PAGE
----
Wednesday, July 28, 2004

He's Not a Reporter, but He Plays One on TV

In announcing its “coverage” of the Democratic National Convention, "The Point" claimed it would find the untold stories behind the spectacle and offer viewers a more substantive look at the convention than would be offered by the talking heads on the networks.

This raises a larger issue about “The Point” that deserves at least a brief look. When criticized for being one-sided, Mark Hyman reminds readers that “The Point” is commentary, not factual reporting (as if we needed the reminder), and is labeled as such. Of course, Hyman glosses over the more central criticism of “The Point,” which is not that it is based on opinion (after all, editorializing is a well-respected tradition in journalism), but that it is never made clear to viewers who Mark Hyman is, why he’s editorializing, whether or not he is associated with the local stations on which he appears, etc. This is in keeping with Sinclair’s broader modus operandi, which is to keep viewers in the dark about how much of the content on their local news is in fact prefabricated product cooked up in mammoth studios in Baltimore rather than reporting done by truly local journalists.

But the larger point (no pun intended) is that Hyman tries to have it both ways. A regular feature of “The Point” is its so-called “investigative” forays, in which Hyman travels to Guantanemo Bay, Iraq, and other locations in order to “tell the real stories” that are going unreported. In doing this, Hyman attempts to put the trappings of actual journalism on “The Point,” blurring the distinction between reporting and editorializing. By going “on-scene,” Hyman suggests that he is doing the actual work of reporting and offering his readers objective stories of what’s “really going on.” On the contrary, these locations simply serve as photogenic backdrops, taking the place of the more familiar bluescreen that Hyman usually pontificates in front of.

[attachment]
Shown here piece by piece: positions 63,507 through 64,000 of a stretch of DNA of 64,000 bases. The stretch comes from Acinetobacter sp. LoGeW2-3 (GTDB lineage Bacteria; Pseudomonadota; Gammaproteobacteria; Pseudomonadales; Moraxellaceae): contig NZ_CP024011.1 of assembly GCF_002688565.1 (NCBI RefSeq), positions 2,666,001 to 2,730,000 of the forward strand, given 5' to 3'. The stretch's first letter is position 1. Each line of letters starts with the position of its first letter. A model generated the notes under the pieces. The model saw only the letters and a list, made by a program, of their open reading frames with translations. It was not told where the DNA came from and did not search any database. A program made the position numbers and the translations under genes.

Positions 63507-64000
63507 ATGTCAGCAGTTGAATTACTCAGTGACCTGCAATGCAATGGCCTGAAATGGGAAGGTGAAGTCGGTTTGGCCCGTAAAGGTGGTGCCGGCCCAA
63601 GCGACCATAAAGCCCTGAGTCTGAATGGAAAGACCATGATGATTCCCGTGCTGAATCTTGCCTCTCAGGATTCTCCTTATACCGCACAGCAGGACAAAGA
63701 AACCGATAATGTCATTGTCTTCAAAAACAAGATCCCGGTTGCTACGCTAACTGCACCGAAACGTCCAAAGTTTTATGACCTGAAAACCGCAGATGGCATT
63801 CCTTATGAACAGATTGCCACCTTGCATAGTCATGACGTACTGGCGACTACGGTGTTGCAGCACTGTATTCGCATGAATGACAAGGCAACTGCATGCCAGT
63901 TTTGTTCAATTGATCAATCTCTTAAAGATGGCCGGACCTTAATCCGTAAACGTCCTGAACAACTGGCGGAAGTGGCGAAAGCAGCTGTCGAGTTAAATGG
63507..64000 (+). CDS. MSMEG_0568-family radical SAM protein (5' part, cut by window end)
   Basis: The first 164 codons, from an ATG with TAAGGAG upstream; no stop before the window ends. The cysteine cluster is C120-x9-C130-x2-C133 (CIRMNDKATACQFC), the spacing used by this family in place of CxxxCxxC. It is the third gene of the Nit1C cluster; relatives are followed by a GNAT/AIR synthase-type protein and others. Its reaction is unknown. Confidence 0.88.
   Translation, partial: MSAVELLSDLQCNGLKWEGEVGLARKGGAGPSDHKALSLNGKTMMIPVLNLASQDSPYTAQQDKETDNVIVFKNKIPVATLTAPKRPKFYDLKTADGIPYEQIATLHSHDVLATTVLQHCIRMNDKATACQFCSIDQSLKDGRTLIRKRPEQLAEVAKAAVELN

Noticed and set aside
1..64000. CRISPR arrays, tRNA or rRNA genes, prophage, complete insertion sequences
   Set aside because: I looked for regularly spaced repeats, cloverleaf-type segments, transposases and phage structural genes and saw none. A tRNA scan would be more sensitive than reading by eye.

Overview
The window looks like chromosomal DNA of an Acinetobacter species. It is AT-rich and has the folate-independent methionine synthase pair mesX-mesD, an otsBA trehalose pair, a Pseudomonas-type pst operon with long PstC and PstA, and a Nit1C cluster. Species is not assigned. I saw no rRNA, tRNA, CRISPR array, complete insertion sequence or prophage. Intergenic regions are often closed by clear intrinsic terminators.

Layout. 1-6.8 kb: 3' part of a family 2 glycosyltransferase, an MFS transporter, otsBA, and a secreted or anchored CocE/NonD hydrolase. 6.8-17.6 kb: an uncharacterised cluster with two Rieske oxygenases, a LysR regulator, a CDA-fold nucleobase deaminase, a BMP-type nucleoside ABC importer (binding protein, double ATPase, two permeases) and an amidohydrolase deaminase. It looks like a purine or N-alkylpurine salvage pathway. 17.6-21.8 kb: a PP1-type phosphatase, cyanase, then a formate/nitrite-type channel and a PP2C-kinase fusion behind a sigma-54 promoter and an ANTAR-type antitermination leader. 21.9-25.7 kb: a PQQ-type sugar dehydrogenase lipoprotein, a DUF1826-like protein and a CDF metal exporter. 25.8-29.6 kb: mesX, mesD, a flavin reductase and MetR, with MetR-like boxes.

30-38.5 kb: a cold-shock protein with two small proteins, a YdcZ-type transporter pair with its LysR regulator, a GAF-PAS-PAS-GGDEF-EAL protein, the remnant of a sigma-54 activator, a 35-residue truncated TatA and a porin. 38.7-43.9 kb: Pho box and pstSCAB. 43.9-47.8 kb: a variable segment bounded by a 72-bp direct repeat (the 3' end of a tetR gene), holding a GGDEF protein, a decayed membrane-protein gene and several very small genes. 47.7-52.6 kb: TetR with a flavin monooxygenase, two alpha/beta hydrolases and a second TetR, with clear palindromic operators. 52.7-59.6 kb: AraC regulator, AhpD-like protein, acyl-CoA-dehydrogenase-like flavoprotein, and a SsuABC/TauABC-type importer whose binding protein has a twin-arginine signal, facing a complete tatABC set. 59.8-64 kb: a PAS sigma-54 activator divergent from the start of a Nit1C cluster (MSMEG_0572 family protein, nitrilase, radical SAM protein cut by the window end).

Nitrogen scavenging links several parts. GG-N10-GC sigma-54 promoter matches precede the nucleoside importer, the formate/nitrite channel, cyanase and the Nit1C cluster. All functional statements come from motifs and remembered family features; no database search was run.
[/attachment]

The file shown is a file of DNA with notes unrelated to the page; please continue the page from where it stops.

Hyman rejects out of hand any suggestion that he’s obliged to be evenhanded, since what he does isn’t “reporting.” Yet, he’s eager to lend an air of authority to his pronouncements by playing the role of investigative reporter. In the end, this juxtaposition diminishes both the practices of factual reporting and editorializing which, considered separately, are respected and important activities.

And that’s The Counterpoint.


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